This year, he’s going to be exclusively playing as a small forward, especially with the weight loss, so he’ll be asked to match up against the LeBron’s and Kevin Durant’s of the world. He can’t get lost in the shuffle of defenders — particularly if they’re still switching — and by matching up against the best player on the other team, he’ll be forced to watch the ball and his man and work with his teammates to do the same.

Click to read what ‘Melo has to do on offense to become a top 3 player…


While many feel offense is the best part of ‘Melo’s game, he’s still got a lot of work to do on that side of the ball. ‘Melo has to wrench himself out of the AAU ball-stopping mentality that’s allowed him to score just 42 points short of 20,000 for his career heading into his 12th season in the NBA.

Out of all his offensive touches that resulted in a shot, foul or turnover, more than 25 percent came in isolation, per Synergy. While this is fine since because he’s an excellent one-on-one player, he only shot 42.3 percent on those attempts and a little over 10 percent of them led to shooting fouls. While his PPP in isolation ranked as No. 37 in the league, he needs to keep the ball moving if the Knicks are going to get the triangle sizzling by the time the season starts.

Last season, the Knicks devised a lot of plays that ended up with ‘Melo isloated at the elbow with his other four teammates along the opposite baseline and wing. Anthony would sometimes set a pin-down somewhere near the restricted area that was so obviously a decoy, his defender never hedged off him. ‘Melo would pop out to the mid-range following the specious screen and the defender would be draped all over him, never allowing him enough time to just make a move the moment the ball hit his hands. That’s why you’d see ‘Melo throw a bevy of jab steps and head fakes before an inevitable 19-footer with a hand in his eye.

Watch these three sets against the Bulls in April this year. Anthony scores on two long jumpers, and on his third attempt, which was perhaps his best look of the three, his shot comes up short:

The Bulls are a good defensive team, and you know coach Tom Thibodeau was hoping Anthony would launch a mid-range jumper as often as possible. The mid-range is ‘Melo’s bread and butter, but it rarely forces the defense to bend, thus opening up other opportunities for teammates.

Anthony scored on two of those three attempts, but it’s the way he did so that was alarming. He needed to expend so much energy getting open to score by fighting his defender for space before also hitting a difficult shot with a hand in his eye. The battle always left him winded on the other end of the court.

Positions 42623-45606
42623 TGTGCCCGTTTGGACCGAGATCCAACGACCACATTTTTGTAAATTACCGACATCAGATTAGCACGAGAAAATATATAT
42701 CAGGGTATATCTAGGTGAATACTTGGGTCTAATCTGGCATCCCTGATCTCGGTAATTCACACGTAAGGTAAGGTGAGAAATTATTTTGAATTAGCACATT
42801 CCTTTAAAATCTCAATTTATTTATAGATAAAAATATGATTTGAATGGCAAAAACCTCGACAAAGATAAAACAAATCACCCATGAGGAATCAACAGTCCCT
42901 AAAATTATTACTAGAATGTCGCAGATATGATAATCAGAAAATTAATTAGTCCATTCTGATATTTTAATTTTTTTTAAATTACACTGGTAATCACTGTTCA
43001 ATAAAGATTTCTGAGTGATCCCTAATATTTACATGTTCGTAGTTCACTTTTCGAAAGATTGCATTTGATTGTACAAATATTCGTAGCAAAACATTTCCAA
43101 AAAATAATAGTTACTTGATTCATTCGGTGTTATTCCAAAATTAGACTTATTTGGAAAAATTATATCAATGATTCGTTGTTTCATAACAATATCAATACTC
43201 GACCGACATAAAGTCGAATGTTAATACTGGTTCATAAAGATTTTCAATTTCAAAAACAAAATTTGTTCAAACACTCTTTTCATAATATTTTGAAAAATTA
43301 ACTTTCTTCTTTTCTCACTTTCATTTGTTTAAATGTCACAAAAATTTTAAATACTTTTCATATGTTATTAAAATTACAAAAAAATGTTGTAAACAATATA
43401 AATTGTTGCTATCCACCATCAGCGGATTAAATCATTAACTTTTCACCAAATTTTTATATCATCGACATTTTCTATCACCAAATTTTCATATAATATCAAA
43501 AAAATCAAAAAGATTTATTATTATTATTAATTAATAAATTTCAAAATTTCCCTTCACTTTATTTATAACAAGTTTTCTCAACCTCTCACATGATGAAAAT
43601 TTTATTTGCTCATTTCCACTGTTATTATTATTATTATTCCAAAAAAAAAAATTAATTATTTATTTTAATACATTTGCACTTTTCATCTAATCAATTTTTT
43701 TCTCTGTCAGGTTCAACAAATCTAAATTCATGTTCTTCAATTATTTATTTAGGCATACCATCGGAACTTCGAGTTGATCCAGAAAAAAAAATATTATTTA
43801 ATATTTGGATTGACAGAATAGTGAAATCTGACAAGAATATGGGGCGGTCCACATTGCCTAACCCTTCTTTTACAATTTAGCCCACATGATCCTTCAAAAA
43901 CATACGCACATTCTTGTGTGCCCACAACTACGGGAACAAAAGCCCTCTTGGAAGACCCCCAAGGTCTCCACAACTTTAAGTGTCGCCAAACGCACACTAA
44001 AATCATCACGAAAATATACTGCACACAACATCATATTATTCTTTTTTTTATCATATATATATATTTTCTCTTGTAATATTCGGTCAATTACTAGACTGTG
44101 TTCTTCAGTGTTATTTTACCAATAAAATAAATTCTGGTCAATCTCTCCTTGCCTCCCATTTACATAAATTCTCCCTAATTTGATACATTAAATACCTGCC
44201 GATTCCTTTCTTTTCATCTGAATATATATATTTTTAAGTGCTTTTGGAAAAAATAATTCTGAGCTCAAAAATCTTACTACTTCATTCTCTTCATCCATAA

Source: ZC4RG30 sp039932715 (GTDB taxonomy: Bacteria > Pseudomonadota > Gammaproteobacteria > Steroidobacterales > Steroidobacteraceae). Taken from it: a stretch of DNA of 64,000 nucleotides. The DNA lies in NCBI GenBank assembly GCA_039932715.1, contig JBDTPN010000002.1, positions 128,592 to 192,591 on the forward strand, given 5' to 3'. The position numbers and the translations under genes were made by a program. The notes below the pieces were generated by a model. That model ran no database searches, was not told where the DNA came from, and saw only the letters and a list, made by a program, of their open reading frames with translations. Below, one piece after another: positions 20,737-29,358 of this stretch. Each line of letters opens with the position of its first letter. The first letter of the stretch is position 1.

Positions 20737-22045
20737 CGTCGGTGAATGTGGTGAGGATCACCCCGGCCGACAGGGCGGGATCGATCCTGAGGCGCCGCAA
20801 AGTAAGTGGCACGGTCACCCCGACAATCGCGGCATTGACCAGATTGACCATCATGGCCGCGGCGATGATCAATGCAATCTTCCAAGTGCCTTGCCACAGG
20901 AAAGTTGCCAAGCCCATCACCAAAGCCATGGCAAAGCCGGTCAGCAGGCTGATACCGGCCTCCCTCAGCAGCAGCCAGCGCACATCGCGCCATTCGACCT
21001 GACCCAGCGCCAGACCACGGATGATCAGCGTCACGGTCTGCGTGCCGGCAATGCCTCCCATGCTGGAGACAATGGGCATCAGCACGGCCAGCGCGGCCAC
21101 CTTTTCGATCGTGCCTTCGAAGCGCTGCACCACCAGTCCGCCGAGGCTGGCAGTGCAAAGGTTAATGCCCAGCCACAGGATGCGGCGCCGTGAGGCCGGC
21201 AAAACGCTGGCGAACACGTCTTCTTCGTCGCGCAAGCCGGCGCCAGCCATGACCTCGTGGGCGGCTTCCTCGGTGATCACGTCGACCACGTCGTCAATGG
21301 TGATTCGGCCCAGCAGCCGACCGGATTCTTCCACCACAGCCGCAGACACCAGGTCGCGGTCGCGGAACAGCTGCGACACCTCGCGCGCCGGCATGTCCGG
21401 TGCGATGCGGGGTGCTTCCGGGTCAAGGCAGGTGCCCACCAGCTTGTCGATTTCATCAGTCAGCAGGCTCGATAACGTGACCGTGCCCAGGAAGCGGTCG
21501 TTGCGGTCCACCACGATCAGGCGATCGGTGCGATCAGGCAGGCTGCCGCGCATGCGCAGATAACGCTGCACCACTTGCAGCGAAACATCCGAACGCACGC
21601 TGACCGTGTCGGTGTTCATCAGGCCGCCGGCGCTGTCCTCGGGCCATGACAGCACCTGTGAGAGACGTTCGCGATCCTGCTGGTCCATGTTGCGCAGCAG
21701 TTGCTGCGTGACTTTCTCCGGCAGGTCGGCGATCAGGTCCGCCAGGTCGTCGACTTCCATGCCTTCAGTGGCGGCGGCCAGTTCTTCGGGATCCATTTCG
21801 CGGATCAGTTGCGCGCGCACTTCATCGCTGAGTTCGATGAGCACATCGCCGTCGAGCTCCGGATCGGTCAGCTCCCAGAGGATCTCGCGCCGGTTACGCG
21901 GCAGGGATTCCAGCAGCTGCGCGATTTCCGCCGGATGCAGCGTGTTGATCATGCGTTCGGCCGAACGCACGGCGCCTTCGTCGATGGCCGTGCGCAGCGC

By making his move the moment he touches the ball, and either swinging it to the open teammate when the defense is forced to collapse, or going up for a shot, Carmelo will score more within the offense and facilitate more opportunities for his teammates.

Anthony’s assist percentage (the estimated number of assists he produces while on the court) actually went up to 15.8 last year after a career-low 14.1 during his 2012-13 campaign.

Conversely, last season LeBron’s assist percentage was at 32.0 and KD was at 26.7. Both of the top players in the world know they need to get their teammates involved, not just to boost their teammates’ confidence (aside from Russell Westbrook, who has no confidence issues), but also to give themselves needed rest. Both KD and ‘Bron know they need to focus on the defensive end (LeBron less-so last eyar) and conserve energy for the fourth quarter if their team needs to rely on them for buckets.

The problem for ‘Melo last season, where he put up some decent numbers with a smattering of gaudy scoring games, is he carried the offensive burden all to often, which hurt the team as well as his individual play.

If losing weight also means he’s looking for his teammates and making his moves faster to the rim, then it’ll work. If he continues to believe a contested 18-footer is preferable over a layup or an open three-pointer for a teammate, the Knicks will struggle out of the gate. That’s forgetting all the work he needs to do on the defensive end.

We think Carmelo Anthony can become one of the three greatest players in the world, but he needs to trust his teammates on offense and defense for it to happen.

Will ‘Melo become one of the top three players in the league next season?